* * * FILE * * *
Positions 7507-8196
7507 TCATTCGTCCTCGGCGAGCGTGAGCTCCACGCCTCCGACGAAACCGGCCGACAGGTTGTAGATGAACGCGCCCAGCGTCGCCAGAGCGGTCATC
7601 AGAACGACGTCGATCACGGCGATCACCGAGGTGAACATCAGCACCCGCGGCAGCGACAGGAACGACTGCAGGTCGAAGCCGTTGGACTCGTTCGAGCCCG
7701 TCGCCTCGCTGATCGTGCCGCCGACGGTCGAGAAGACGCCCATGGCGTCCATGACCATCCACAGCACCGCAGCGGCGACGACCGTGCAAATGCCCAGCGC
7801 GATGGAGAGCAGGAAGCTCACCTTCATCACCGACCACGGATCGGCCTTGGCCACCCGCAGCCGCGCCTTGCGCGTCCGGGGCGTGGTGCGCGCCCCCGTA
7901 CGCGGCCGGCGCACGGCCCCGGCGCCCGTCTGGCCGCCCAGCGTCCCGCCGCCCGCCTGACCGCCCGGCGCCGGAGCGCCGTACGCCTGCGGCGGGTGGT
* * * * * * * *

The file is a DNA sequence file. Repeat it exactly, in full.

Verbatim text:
Positions 7507-8196
7507 TCATTCGTCCTCGGCGAGCGTGAGCTCCACGCCTCCGACGAAACCGGCCGACAGGTTGTAGATGAACGCGCCCAGCGTCGCCAGAGCGGTCATC
7601 AGAACGACGTCGATCACGGCGATCACCGAGGTGAACATCAGCACCCGCGGCAGCGACAGGAACGACTGCAGGTCGAAGCCGTTGGACTCGTTCGAGCCCG
7701 TCGCCTCGCTGATCGTGCCGCCGACGGTCGAGAAGACGCCCATGGCGTCCATGACCATCCACAGCACCGCAGCGGCGACGACCGTGCAAATGCCCAGCGC
7801 GATGGAGAGCAGGAAGCTCACCTTCATCACCGACCACGGATCGGCCTTGGCCACCCGCAGCCGCGCCTTGCGCGTCCGGGGCGTGGTGCGCGCCCCCGTA
7901 CGCGGCCGGCGCACGGCCCCGGCGCCCGTCTGGCCGCCCAGCGTCCCGCCGCCCGCCTGACCGCCCGGCGCCGGAGCGCCGTACGCCTGCGGCGGGTGGT